On Calling Yourself a Writer

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When asked what I do, I  say I am a student. I don’t say I am a writer, because that seems like the equivalent of saying I am a feminist/unschooler/avid reader. Writing is a hobby. I am not paid to write, therefore I hesitate to call myself a real writer.

Amy says something similar in her post “Established Channels” and calls it “the idea of seeking a sense of legitimacy through the approval of established channels”. She mentions brushing her blog under the carpet, because it’s “just as blog.” Because no one told us we were good enough. We didn’t sign a contract or get a book deal. Few of us have a column in a big newspaper. Some of us had never shared our writing before we began writing online. We simply started a blog, hoping what we wrote would be interesting enough to attract readers.

I used to think that having an article published would officially make me “a writer”. If somebody had thought my writing was good enough to share, then that would mean I had made it. I have had an article published in an online magazine that people pay to read, but now  I tell myself I won’t truly be a writer until I have something published in print, something tangible, something in an actual magazine that people carry on to the train or pile onto their coffee tables. Maybe, once I have achieved that, I wont let myself feel like a writer until I have published a novel. Perhaps I will never be satisfied. And all this, despite the fact that I feel that my calling is to write. I have always written, and it is the only thing I see myself doing in the future.

Since writing this blog, I find it easier to just write. Write down everything and assemble it later. I no longer feel the pressure to write a good first draft. The problem is, it’s hard to avoid the feeling of needing to have your writing accepted or acknowledged by others before you can accept it yourself. It is normal yet not normal at the same time. Writers write for themselves. It’s something they need to do, every day. But what would happen if there was nobody there to read that novel you wrote? Would there still be a point to it? If there was never anybody there to read what you had created, would you  still be a writer? What makes a writer?

I think I am slowly coming to believe the idea that people are born writers. Of course, they have to put the effort in to write every day and to craft something worthwhile, but that spark of inspiration and desire to create has always been there. Perhaps whether they share their writing or not is irrelevant.

Writing isn’t my career, yet. I hope that one day I will be lucky enough to write as a full time job, be that in journalism, freelancing, blogging, or my favourite but most far-off dream, writing novels from the comfort of my own home. Until then, I’ll continue to write my blog, my articles for other online platforms, and in my own personal notebook,  and work on calling myself a writer, by my own standards.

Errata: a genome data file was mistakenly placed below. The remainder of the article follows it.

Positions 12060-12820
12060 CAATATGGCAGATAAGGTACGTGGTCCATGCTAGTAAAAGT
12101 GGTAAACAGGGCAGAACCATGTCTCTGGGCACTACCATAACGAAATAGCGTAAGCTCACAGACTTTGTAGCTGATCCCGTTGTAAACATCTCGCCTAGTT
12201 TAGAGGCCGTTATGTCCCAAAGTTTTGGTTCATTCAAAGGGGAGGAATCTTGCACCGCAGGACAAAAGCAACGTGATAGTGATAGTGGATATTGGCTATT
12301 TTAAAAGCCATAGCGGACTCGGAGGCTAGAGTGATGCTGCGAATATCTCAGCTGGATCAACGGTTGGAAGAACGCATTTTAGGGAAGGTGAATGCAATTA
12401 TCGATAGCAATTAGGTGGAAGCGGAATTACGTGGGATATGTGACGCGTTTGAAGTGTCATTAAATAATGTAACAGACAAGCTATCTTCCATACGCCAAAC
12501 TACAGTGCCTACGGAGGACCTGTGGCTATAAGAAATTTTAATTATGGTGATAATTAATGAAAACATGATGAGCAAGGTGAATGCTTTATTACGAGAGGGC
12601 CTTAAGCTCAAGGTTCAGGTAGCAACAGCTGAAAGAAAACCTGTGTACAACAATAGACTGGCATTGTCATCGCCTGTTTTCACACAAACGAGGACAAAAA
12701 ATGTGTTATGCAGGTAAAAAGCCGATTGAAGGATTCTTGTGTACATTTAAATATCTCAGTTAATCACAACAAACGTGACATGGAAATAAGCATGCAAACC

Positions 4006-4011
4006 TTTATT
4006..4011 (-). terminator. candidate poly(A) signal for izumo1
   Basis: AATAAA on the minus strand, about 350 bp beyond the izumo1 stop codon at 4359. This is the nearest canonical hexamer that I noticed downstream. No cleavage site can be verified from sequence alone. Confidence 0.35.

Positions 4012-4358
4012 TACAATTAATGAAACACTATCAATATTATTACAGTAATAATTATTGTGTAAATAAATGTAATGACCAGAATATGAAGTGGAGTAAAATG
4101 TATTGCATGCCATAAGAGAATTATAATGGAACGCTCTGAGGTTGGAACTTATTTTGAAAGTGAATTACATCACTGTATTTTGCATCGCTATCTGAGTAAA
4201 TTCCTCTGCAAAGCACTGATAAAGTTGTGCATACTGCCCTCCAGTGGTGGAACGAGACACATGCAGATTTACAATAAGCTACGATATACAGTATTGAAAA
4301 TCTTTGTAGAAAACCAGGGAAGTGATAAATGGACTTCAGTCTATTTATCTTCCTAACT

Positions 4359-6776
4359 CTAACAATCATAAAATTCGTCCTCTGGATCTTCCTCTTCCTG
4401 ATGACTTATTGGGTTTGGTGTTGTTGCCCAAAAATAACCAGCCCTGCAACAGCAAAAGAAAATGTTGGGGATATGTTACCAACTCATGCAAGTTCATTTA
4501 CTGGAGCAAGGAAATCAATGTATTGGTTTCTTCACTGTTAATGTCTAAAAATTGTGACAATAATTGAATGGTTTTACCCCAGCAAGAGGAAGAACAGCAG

I’d love to hear your opinions on this! What makes a writer, and when did you start calling yourself one?

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8 Comments

  1. It’s funny. The only time I call myself a writer is on my blog. To the rest of the world, I’m an aspiring writer. Unfortunately, the rest of the world also seems to feel that the only real writers are the ones with a contract.

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    1. That’s exactly my point! It makes me wonder when I will be considered as a writer and not an aspiring one. Thanks for sharing your point of view 🙂

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  2. Think you’ve really hit the nail on the head here. I think the main reason is because saying ‘I’m a writer’ is like saying ‘I am very very good at writing, I’ve made it’, and even if that’s the case the idea of saying it makes most people cringe!

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  3. You’ve started an interesting debate! I’ve read novels by popular authors, where the characters are flat, or shallow, words and phrases are repeated – and I don’t want to read more of their novels. i wouldn’t call these authors “writers”. I’ve read other novels where the use of language is superb, the research meticulous, the characters come alive, the story is gripping and I can’t wait to read their next book! Does truly being a “writer” reflect the quality of the writing, whatever its purpose – rather than publication and the number of novels or articles to your name? And can the term “writer” also relate in the same way to those who write non-fiction?

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    1. This is such an interesting point of view! I am starting to think that the term “writer” can be used to define a person who writes well, aswell as somebody who has been published before. I defintely think that non-fiction writers should be called writers, too!

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  4. I love this post. I’m always so hesistant to call myself a writer, sometimes I feel like I get “the look” as though I’ve announced that I want to be a famous pop star. People who don’t write just don’t get it! Xx

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